In 2016, a Nature article "The FAIR Guiding Principles for scientific data management and stewardship" launched the FAIR concept.
FAIR stands for Findable, Accessible, Interoperable, Re-usable principles (The FAIR principles as published by FORCE11). The FAIR Data principles act as an international guideline for high quality data stewardship. Throughout the FAIR Principles, we use the phrase ‘(meta)data’ in cases where the Principle should be applied to both metadata and data.
“Percentage of time spent finding and organising data according to research data specialists: 79%” (#RDAPlenary). Processing and curating data according to FAIR principles both save time and have impact through information and knowledge build upon this data.
In a move to sharp its focus on the processing data according to FAIR principles rationales, the Research Data Alliance, for example, keeps identifying different parameters of FAIRness helpful to establish nodes (e.g. ELIXIR nodes: the national implementation of a harmonised FAIR Data Management programmes) for FAIRifying data, important in maximizing the discovery and reusability of digital resources in long term goal.
|Research Data Alliance :
Data Management Framework : What Makes It So Special?
FAIR Data Principles apply not only to data but also to metadata, and are supporting infrastructures (e.g., search engines). Most of the requirements for findability and accessibility can be achieved at the metadata level, but interoperability and reuse require more efforts at the data level. This scheme depicts the FAIRification process adopted by GO FAIR.
Even though Open Data and FAIR Data are different, they can be overlapping concepts; FAIR data doesn’t not automatically imply that it needs to be accessible - there can be limitations to access, for example, for sensitive data. Accessibility of FAIR data means “how-to-access” and is defined in a human- and machine-readable way.
FAIRness should be assessed before and after the work with data is done. Recently, a prototype software infrastructure and a set of metrics to assess the FAIRness of digital resources were developed (take a look at: FAIR Metrics; 1 May, 2018: RDA Workshop: Improving Reproducibility In Research: The Role Of Measurement Science).
FAIR data is not a platitude and is not a goal; it is a process. Besides the importance of FAIR compliance, FAIR data requires a paradigm shift, investments at the Data Management Planning stage, incentive structures and cultural change.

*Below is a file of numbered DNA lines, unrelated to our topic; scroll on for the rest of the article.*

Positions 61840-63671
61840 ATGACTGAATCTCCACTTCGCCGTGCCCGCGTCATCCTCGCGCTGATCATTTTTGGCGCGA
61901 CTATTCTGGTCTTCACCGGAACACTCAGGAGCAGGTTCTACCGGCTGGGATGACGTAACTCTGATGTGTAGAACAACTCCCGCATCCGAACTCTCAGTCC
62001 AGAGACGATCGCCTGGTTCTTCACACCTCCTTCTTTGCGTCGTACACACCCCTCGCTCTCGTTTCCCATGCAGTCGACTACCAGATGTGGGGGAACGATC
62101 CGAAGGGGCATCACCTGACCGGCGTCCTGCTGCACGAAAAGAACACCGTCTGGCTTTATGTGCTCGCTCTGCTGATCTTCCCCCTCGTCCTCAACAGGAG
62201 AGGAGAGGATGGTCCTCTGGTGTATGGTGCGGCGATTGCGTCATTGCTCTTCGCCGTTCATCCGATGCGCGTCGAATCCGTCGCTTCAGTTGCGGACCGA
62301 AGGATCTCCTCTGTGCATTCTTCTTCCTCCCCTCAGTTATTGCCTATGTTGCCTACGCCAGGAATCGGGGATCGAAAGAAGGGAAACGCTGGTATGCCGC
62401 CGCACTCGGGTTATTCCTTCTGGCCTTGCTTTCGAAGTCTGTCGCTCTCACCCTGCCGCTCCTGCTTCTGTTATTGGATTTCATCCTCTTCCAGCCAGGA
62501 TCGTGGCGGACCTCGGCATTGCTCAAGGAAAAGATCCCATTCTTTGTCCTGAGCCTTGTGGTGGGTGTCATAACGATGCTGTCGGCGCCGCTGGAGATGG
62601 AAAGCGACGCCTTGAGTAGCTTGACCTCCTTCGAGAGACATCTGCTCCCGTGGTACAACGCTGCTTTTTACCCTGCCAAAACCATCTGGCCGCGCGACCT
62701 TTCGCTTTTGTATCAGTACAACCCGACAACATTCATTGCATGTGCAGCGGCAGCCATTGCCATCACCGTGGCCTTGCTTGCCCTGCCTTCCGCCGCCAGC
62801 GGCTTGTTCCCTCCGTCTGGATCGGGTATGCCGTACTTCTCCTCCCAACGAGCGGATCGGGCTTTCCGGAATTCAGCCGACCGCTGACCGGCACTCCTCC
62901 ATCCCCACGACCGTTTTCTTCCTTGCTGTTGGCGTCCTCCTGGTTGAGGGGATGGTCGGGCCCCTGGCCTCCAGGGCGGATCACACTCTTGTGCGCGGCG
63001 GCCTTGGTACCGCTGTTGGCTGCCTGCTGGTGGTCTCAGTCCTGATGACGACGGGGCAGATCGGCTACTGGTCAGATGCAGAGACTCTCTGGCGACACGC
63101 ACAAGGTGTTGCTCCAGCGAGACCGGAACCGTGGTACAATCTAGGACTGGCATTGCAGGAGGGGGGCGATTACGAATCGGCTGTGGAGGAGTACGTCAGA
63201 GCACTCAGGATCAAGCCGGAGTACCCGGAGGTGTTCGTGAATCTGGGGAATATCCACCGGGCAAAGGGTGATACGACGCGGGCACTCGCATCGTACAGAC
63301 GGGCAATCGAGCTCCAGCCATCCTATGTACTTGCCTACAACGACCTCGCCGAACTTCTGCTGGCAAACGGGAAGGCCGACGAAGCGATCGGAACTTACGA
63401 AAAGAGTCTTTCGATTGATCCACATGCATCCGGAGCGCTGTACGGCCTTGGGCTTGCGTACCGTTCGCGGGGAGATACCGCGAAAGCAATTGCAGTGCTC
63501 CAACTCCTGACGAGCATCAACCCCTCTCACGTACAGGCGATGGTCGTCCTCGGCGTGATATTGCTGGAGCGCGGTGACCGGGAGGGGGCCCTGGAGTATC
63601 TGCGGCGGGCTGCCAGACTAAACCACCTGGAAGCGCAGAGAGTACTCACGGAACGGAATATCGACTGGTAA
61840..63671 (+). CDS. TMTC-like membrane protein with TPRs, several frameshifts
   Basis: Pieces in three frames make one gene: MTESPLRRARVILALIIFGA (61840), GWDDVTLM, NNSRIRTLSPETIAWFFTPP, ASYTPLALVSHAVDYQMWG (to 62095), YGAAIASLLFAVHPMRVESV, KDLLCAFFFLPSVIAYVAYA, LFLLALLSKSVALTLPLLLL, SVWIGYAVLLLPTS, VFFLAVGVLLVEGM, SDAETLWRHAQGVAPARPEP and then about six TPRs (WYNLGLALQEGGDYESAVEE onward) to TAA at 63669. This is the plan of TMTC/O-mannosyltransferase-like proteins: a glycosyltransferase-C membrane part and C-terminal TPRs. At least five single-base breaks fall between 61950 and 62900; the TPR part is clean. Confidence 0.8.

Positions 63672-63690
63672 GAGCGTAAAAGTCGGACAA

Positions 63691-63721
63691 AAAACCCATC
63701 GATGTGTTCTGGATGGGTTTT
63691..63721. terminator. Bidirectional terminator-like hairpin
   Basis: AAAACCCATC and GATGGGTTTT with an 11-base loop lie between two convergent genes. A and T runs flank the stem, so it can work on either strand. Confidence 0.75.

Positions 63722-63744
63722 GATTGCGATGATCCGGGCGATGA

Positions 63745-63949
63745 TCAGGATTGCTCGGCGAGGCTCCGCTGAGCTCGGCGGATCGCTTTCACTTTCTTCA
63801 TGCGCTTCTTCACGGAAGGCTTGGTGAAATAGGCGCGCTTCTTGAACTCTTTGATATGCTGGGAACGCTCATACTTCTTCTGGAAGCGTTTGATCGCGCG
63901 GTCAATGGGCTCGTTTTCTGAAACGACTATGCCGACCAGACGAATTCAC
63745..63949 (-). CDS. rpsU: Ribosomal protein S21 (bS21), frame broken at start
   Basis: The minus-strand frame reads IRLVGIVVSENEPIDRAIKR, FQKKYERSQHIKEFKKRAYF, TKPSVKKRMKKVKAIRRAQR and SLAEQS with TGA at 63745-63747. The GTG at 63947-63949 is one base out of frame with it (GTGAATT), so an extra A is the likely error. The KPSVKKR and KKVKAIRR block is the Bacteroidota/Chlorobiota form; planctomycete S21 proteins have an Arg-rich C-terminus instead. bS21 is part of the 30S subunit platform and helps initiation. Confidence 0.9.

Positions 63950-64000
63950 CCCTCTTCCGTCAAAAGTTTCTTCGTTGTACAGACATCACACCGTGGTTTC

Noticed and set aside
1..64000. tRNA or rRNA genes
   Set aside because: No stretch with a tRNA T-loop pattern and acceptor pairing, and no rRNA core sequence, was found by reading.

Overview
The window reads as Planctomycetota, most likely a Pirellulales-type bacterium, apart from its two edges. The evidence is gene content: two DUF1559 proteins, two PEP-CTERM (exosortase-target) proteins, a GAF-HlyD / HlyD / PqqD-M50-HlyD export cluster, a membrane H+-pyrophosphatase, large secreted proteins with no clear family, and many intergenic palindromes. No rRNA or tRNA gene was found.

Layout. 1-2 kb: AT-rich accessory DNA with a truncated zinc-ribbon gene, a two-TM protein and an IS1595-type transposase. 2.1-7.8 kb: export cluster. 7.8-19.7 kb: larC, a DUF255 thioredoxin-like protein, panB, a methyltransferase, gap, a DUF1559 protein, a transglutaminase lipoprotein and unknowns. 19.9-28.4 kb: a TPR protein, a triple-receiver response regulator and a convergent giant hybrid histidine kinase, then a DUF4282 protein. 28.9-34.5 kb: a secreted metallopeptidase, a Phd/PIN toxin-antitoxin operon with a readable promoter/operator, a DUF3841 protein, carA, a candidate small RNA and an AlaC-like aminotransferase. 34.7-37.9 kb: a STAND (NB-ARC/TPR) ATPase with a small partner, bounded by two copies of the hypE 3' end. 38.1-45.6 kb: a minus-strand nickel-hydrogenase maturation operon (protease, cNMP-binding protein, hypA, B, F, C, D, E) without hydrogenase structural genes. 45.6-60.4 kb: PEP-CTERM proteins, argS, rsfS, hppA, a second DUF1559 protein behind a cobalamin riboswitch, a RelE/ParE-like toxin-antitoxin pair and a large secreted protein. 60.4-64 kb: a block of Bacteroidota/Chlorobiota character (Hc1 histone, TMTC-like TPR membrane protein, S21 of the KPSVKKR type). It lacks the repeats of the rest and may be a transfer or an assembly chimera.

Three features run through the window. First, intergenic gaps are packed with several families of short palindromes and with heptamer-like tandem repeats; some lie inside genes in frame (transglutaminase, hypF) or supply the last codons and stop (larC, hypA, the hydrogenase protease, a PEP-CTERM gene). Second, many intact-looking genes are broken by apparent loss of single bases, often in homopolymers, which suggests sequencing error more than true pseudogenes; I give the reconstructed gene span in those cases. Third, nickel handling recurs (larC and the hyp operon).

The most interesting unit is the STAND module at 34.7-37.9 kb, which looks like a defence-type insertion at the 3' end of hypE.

FAIR data practices have arrived in the communities because they have been shown to increase the quality of scientific findings. Getting more FAIRdata and moving its trust forward is also not just about FAIR SCIENCE, it's about FAIR SOCIETY...
- Read more about FAIR Data or about about FAIR Data projects and initiatives: Farm Data Train, Personal Health Train, FAIRdICT, and GO FAIR
- About FAIR Data (DTL)
- Research Data Management : Training Materials
- A FAIR guide for data providers to maximise sharing of human genomic data, 2018, by M.Corpas et al., PLOS
- FAIR (Findable, Interoperable, Accessible, Reusable) (ANDS webinar series)
- Recorded Webinar : FAIR Principles and Data Management Planning (AIMS webinar)
- All the flavours of FAIR, fair & F.A.I.R (AOASG webinar series)
- FAIR principles and metrics for evaluation (SlideShare, 2017)
- Cloudy, increasingly FAIR; revisiting the FAIR Data guiding principles for the European Open Science Cloud (IOS Press, research article, 2017)
- Towards Digital Object Cloud (DOC) compliant with the FAIR principles
- The 13th International Digital Curation Conference “Beyond FAIR – from principles to practice to global join up” (19-22 February 2018, Barcelona)
- FAIRsharing : Find, Register, Claim your Standard, Database, and Policy
- Machine-actionable data management plans (maDMPs)
- Enabling FAIR Data Project (COPDESS: Coalition on Publishing Data in the Earth and Space Sciences)
- Guidelines for Data Management Plan from SNSF : learning from each other
Open access to scientific publications must become a reality by 2020 - by Robert-Jan Smits, 2018, interview, HORIZON
How to deal with Persistent Identifiers in the coming years: CESSDA's PID Policy
European Open Science Cloud (EOSC) and FAIR data principles:
- Interoperability in practice and FAIR data principles
- How to make EOSC services FAIR? Experience and challenges
- Revisiting the FAIR principles for the European Open Science Cloud (2017)
- Contributions are open on Github to help develop FAIR metrics for EOSC